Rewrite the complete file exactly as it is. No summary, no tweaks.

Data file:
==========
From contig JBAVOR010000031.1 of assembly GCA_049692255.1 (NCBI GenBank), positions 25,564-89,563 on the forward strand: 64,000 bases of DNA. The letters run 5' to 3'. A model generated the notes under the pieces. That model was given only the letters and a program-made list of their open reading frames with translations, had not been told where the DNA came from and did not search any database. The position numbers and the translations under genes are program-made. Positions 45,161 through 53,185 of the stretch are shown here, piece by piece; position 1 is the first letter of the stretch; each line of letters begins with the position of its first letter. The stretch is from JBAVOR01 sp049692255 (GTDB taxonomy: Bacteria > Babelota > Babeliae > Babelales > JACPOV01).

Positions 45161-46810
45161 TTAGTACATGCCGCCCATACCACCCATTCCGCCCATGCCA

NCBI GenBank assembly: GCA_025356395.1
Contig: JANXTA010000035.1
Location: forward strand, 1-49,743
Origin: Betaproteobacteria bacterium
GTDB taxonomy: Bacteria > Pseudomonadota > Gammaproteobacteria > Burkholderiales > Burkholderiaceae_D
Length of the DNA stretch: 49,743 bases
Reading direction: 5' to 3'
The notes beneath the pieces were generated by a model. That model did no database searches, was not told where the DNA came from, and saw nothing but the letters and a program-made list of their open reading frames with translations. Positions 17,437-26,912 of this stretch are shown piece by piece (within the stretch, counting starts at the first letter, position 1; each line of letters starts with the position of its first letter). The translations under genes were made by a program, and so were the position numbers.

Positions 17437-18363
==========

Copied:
From contig JBAVOR010000031.1 of assembly GCA_049692255.1 (NCBI GenBank), positions 25,564-89,563 on the forward strand: 64,000 bases of DNA. The letters run 5' to 3'. A model generated the notes under the pieces. That model was given only the letters and a program-made list of their open reading frames with translations, had not been told where the DNA came from and did not search any database. The position numbers and the translations under genes are program-made. Positions 45,161 through 53,185 of the stretch are shown here, piece by piece; position 1 is the first letter of the stretch; each line of letters begins with the position of its first letter. The stretch is from JBAVOR01 sp049692255 (GTDB taxonomy: Bacteria > Babelota > Babeliae > Babelales > JACPOV01).

Positions 45161-46810
45161 TTAGTACATGCCGCCCATACCACCCATTCCGCCCATGCCA

NCBI GenBank assembly: GCA_025356395.1
Contig: JANXTA010000035.1
Location: forward strand, 1-49,743
Origin: Betaproteobacteria bacterium
GTDB taxonomy: Bacteria > Pseudomonadota > Gammaproteobacteria > Burkholderiales > Burkholderiaceae_D
Length of the DNA stretch: 49,743 bases
Reading direction: 5' to 3'
The notes beneath the pieces were generated by a model. That model did no database searches, was not told where the DNA came from, and saw nothing but the letters and a program-made list of their open reading frames with translations. Positions 17,437-26,912 of this stretch are shown piece by piece (within the stretch, counting starts at the first letter, position 1; each line of letters starts with the position of its first letter). The translations under genes were made by a program, and so were the position numbers.

Positions 17437-18363